CBRM fire crews brace for grass fire season after quiet 2020

·2 min read
Deputy Chief Chris March wants people to stop burning their lawns and creating the risk of large grass fires that tie up resources.   (Matthew Moore/CBC - image credit)
Deputy Chief Chris March wants people to stop burning their lawns and creating the risk of large grass fires that tie up resources. (Matthew Moore/CBC - image credit)

This year has the potential to be a record year for dangerous grass fires in the Cape Breton Regional Municipality after a relatively quiet 2020, says CBRM's deputy fire chief.

Chris March said in previous years, the department has responded to as many as 2,000 to 3,000 calls in a single season. Last year, he said they responded to just 300 calls.

He suspects that's because of lockdowns at the start of the COVID-19 pandemic, including the fact that children were spending more time at home. A number of fires are set by teenagers, he said.

With many restrictions lifted, March believes this year has the potential to be another record year if CBRM receives a warm blast.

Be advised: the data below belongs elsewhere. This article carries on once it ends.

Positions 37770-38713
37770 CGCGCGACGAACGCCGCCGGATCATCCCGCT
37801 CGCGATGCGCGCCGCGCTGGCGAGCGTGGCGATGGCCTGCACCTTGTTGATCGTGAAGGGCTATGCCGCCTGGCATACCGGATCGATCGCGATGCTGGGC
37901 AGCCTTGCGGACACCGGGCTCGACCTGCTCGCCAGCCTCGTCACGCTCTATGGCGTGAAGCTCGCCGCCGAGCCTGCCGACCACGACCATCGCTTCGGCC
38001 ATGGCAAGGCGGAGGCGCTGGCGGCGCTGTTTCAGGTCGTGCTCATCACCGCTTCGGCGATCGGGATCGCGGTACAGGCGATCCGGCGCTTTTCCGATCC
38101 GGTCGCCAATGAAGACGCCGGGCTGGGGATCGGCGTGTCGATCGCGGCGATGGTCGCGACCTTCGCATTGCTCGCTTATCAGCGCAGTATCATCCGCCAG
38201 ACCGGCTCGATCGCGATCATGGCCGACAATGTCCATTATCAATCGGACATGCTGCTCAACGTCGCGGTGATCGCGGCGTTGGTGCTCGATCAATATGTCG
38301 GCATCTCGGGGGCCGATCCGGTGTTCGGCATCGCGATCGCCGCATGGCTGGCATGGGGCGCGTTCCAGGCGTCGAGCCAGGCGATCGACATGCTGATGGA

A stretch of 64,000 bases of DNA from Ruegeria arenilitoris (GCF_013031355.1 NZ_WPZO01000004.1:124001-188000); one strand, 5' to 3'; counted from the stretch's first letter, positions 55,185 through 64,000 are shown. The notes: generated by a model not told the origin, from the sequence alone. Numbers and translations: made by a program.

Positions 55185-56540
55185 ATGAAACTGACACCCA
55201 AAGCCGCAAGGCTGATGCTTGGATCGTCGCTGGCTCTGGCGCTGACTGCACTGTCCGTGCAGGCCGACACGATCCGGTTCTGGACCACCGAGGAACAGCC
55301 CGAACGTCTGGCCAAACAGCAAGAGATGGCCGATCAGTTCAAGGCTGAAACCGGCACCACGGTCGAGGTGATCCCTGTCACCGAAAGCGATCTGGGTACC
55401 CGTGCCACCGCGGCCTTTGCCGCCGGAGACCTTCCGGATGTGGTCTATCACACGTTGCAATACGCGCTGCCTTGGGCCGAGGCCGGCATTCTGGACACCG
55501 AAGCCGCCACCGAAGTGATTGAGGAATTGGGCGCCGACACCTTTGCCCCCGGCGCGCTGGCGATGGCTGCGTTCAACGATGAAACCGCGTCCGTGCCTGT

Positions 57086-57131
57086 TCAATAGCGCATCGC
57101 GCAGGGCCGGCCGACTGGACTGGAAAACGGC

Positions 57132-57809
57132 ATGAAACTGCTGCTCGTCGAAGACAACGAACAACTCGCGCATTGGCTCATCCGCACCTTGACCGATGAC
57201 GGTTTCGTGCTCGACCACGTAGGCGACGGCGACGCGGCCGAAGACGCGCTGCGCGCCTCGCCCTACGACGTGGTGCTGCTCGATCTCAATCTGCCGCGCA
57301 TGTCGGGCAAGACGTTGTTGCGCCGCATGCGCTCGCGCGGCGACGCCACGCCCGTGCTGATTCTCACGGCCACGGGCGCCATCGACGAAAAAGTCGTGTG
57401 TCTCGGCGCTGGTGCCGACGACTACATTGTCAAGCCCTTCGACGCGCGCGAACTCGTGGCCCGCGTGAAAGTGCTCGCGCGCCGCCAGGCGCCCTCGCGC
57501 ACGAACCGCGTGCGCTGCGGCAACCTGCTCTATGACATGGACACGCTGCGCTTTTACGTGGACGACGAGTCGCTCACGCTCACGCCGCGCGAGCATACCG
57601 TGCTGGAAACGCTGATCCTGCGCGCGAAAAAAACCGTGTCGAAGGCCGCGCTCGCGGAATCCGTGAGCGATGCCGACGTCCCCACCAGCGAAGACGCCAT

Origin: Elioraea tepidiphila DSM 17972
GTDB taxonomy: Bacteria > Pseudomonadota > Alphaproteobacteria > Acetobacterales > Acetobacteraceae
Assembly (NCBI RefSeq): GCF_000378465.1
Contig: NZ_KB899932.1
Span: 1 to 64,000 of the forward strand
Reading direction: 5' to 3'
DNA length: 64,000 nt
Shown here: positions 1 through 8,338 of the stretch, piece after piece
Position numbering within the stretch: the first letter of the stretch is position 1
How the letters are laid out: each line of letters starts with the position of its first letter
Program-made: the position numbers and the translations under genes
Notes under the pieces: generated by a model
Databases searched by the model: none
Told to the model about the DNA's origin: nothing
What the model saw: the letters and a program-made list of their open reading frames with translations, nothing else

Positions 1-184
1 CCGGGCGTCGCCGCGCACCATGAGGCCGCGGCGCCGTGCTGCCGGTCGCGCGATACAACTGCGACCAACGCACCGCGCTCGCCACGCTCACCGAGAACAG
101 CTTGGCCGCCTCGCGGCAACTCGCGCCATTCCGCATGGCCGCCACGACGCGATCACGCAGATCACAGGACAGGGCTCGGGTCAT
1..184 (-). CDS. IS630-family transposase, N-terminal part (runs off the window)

A grass fire burns in Sydney Mines in April 2016.
A grass fire burns in Sydney Mines in April 2016.(Gary Mansfield/CBC)

"It's very dependent on the weather and that if we get a lot of rain," he said. "If it warms up and the grass has an opportunity to get a lot of moisture before it gets too warm and dry, we could have a good season."

March said the old wives' tale of burning your lawn to make it healthier is bogus — and it's a myth he wants to bust.

In the past, high call volumes have tied up crews responding to grass fires, posing a threat to homes and neighbourhoods that might also need resources.

Meteorologist Ian Hubbard says above-normal temperatures are expected this spring.
Meteorologist Ian Hubbard says above-normal temperatures are expected this spring. (Ian Hubbard)

Environment Canada meteorologist Ian Hubbard said Sydney had an average winter in terms of precipitation. Late fall was milder than average, but rain and snowfall amounts were close to what was expected, he said.

"The trend we've seen over the past several months for temperatures have been forecast to be above normal and that's what we saw dating back to last summer," he said, adding the trend is expected to continue for April into May and June.

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